Wow guys, my bad. I realize it’s Saturday and not Friday so I’m a day late on the next sew-along post. Oh, well, I just gave you an extra day in case you were waiting for fabric in the mail or something like that…
Anyway – onward!
Picking a Size
Swimwear and activewear patterns have this strange phenomenon called “negative ease” which is a fancy way of saying your body has to fill out the garment rather than hanging loosely on your body like, say, a t-shirt. So the final measurements of the swimsuit will be slightly smaller than your body measurements.
The pattern comes in five sizes, XS-XL and in my experience Kwik Sew sizing is pretty accurate. I’d say pick the size closest to your measurements. If you are smack dab right in the middle of two sizes you can cut in between those sizes on the pattern pieces. That might be easier to deal with than having a slightly too big or two small suit later if you go up or down a size.
One change I’ll make this time – I’ll need to lengthen the body of the suit by about 1/2″. The pattern gives you lengthen and shorten lines on almost all the pieces. Compare your shoulder to waist measurement to what’s listed on the envelope if you think you might need to do this adjustment. I’m adding 1/4″ to both the higher line and lower line.
If you need to do an FBA, you can! Snug Bug’s tutorial is great because the bust piece is a similar design to the front bodice piece in our swimsuit. Just bear in mind that because of that “negative ease” thing, you won’t need to add as much to your FBA as you normally would. Try adding 1/2″ less in the length and width. They idea is the same (yet opposite) for SBAs. Here’s another tutorial from Lazy Stitching for a gathered, under the bust, empire style pattern piece which is similar to our swimsuit piece. You’ll end up with more fabric to gather at the bottom seam.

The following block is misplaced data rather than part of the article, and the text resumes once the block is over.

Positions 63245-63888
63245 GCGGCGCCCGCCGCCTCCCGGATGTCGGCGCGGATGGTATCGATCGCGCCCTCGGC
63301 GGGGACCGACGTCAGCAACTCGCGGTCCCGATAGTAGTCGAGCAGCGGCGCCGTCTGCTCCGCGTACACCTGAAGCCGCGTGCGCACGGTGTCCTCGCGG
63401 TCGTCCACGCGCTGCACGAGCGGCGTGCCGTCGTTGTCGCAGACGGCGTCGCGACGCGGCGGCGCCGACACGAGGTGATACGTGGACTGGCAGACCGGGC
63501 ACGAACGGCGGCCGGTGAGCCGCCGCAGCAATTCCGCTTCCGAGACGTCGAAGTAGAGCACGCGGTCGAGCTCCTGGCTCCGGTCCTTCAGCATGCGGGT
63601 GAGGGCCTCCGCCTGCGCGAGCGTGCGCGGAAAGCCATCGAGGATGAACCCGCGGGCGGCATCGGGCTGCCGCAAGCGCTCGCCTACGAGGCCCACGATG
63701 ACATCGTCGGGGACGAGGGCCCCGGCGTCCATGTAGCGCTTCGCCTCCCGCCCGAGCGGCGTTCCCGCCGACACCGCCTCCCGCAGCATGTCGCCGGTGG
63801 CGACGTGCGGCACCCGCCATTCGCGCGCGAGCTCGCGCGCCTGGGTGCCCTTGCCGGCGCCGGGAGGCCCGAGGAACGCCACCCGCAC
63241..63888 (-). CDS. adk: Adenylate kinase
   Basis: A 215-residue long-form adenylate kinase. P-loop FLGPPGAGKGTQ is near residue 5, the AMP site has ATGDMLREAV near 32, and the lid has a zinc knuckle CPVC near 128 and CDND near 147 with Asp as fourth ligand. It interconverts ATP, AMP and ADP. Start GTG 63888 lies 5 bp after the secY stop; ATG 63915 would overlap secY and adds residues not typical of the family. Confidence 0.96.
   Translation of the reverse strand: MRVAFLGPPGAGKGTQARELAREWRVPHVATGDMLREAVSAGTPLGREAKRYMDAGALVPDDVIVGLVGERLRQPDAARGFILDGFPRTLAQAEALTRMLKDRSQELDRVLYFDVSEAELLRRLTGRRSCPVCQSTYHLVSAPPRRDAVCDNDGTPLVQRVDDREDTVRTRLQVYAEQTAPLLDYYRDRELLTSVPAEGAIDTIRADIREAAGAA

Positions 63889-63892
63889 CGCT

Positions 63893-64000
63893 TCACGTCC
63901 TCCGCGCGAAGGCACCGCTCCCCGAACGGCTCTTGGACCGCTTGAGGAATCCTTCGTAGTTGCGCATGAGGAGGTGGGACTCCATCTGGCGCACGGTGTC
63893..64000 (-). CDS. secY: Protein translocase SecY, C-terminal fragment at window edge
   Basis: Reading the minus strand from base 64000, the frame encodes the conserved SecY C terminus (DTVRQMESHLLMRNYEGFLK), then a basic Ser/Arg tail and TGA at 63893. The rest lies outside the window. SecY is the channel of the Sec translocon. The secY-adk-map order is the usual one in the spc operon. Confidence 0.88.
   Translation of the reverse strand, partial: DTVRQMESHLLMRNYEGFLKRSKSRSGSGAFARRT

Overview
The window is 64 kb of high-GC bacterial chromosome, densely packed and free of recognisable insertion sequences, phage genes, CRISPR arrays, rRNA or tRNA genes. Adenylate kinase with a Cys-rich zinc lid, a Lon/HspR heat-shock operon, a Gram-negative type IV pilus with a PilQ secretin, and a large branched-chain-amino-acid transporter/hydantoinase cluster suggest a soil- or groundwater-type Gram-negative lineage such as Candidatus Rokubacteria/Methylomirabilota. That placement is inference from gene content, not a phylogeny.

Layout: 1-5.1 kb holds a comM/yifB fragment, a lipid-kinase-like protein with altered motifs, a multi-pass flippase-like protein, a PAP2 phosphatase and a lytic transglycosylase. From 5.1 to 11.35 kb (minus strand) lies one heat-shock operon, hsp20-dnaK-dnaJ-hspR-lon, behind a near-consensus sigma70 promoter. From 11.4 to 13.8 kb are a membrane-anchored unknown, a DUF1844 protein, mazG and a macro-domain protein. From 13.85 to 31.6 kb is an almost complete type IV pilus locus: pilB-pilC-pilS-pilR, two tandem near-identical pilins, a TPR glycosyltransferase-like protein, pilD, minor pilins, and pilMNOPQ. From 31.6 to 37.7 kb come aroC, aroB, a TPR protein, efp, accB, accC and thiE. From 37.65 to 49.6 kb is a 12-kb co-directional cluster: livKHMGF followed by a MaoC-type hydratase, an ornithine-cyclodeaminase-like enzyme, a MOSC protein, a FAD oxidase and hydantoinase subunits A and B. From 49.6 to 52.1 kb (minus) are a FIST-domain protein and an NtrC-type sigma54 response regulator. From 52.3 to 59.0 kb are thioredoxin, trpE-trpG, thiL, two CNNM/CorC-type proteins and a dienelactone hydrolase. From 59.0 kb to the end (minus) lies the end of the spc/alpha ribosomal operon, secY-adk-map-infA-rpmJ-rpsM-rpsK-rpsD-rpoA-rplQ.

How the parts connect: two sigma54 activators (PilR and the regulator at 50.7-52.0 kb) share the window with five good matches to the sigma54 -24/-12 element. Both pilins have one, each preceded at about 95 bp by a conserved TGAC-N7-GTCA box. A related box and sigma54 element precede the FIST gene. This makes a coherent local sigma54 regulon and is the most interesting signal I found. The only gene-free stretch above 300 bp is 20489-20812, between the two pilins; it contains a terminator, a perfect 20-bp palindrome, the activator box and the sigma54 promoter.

Cutting the Fabric
I don’t pre-wash my fabric because it tends to curl at the edges and becomes unruly. Since your fabric doesn’t have natural fibers it won’t shrink much, anyway. If you have to iron use a low setting and a press cloth.
The pattern pieces usually have two lines drawn labeled “Grain of Fabric” and “Greatest Degree of Stretch.”
The GDoS is usually on the cross grain for most knits. The fabric rquirements state that you need a 2-way stretch fabric with 75% stretch. (There’s a guide on the back envelope flap to use). My fabric is four way stretch (common for swim fabrics) which is totally fine for this pattern
Remember that for knits the front side has predominately vertical ridges and the back has horizontal. The selvedges may curl towards the back.
If you remember from the Never Fear Knits sew-along it’s best to use pattern weights and a rotary cutter and mat to cut out pieces to prevent the fabric from stretching with shears. If it helps you can trace a full size piece for the front lining rather than placing it on the fold.
Now I’ve cut out my pieces and I’m ready for stitching!
In the next installment we’ll work on piecing together the lower, gathered part of the suit.